A massive fire broke out on the morning of Monday, August 16th in France’s Var department in the Provence-Alpes-Côte d’Azur region. It is possibly believed to have been caused by a cigarette tossed at a roadway rest area near Gonfaron (though this is still under investigation) and magnified by the intensity of the Mistral wind, strong and dry as it blows down the Rhône Valley from the north towards the Mediterranean Sea.
Evacuations and Immediate Damage
It has burned more than 7,100 hectares (17,500 acres), with a human toll of two dead and dozens injured. “The fire is fixed, not under control,” said Evence Richard, prefect of the Var at a press conference this morning. “The head of the fire is no longer moving.” Forces of more than 1,200 firefighters along with firefighting aircraft and engines tended to the blaze.
Portions of the Côtes de Provence winegrowing appellation were damaged in it’s wake, including British-owned Maison Mirabeau, located in Cotignac. In a statement on social media, proprietor Jeany Cronk reported that the full impact to their domaine is still being assessed, but that “everyone from Mirabeau, the animals, and the houses” were safe. Cronk credits the local firefighters and their own farmer, “who refused to back down to the fire under very tough circumstances during the night.”
Thousands of people were evacuated as a safety precaution. Reports from two other winemaking properties, Ultimate Provence and Château des Bertrands, both owned by MDCV Provence, indicate that teams from the estates made themselves available to firefighters during a 24 hour shutdown of these domaines.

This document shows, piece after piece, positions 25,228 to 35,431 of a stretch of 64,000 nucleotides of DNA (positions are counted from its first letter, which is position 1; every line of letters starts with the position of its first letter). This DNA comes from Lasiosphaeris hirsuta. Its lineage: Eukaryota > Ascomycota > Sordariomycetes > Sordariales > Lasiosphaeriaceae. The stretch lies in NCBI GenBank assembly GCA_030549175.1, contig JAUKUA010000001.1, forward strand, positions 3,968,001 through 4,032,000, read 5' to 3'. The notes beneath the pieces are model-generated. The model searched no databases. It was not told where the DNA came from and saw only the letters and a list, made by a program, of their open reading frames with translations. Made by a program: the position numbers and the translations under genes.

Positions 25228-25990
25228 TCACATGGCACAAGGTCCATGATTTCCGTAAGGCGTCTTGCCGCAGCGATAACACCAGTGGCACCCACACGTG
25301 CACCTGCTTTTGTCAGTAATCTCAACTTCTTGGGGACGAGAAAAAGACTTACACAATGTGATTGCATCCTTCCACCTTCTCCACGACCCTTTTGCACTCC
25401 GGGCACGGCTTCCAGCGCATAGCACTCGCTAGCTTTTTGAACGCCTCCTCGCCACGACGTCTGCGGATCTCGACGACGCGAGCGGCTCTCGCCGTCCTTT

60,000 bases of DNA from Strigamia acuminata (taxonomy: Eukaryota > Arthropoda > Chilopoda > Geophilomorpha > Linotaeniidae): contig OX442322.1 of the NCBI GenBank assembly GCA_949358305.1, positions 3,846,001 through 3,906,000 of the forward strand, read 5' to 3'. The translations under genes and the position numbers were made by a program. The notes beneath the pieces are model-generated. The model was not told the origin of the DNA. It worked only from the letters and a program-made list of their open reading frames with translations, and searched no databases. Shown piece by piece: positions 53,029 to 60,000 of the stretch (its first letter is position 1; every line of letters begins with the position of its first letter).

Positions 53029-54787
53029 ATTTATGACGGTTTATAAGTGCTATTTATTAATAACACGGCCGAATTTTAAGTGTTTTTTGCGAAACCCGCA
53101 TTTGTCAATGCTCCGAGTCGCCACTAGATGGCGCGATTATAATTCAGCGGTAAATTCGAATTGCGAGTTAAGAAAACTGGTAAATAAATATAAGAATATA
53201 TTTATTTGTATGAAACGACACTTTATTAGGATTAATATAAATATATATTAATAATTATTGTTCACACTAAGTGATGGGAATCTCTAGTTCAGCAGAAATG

The fire is still alive in the nearby Plaine des Maures Nature Reserve, which is home to a variety of flora and fauna including over 200 rare species. Of particular concern is the Hermann’s tortoise, a population that was ravaged in 2017 fires that occurred in the Var.
The Potential Impact of Fire on the Wine Industry
It’s too early to state the influence, but the industry is watching for clues. These fires come at a time when other areas of the wine world are facing similar challenges, prompting discussion on how growing regions can prevent, suppress, and mitigate fires.
The financial impact is significant. Look to California for a recent lesson — in 2020, fires were estimated to cost the local wine industry $3.7 billion, according to data from Gomberg, Fredrikson & Associates, in partnership with Wines Vines Analytics and BW166.
While the obvious, immediate impact is burn damage or destruction, concerns about smoke “taint” also plague the industry. Red wine in particular, which gains color and flavor from contact with grape skins, is particularly vulnerable. This form of damage can be less obvious initially, requiring sample fermentations and lab analysis to determine the best approach for the harvest and production of grapes. With vendage (harvest) in southern France just getting underway this time of year, vintners will be left to make assessments, if their grapes were exposed to smoke.
The overall 2021 French grape harvest is already expected to be reduced by frost that hit in spring, after unseasonably warm temperatures had already prompted bud break, destroying tender, exposed vegetation. While the most significant impact was north of Provence, some growers there reported damage earlier this year.
Meanwhile this week, vineyards and olive groves were damaged in a fire in Beaumes-de-Venise in the Vaucluse department and vegetation was burned in the Aude in Occitanie.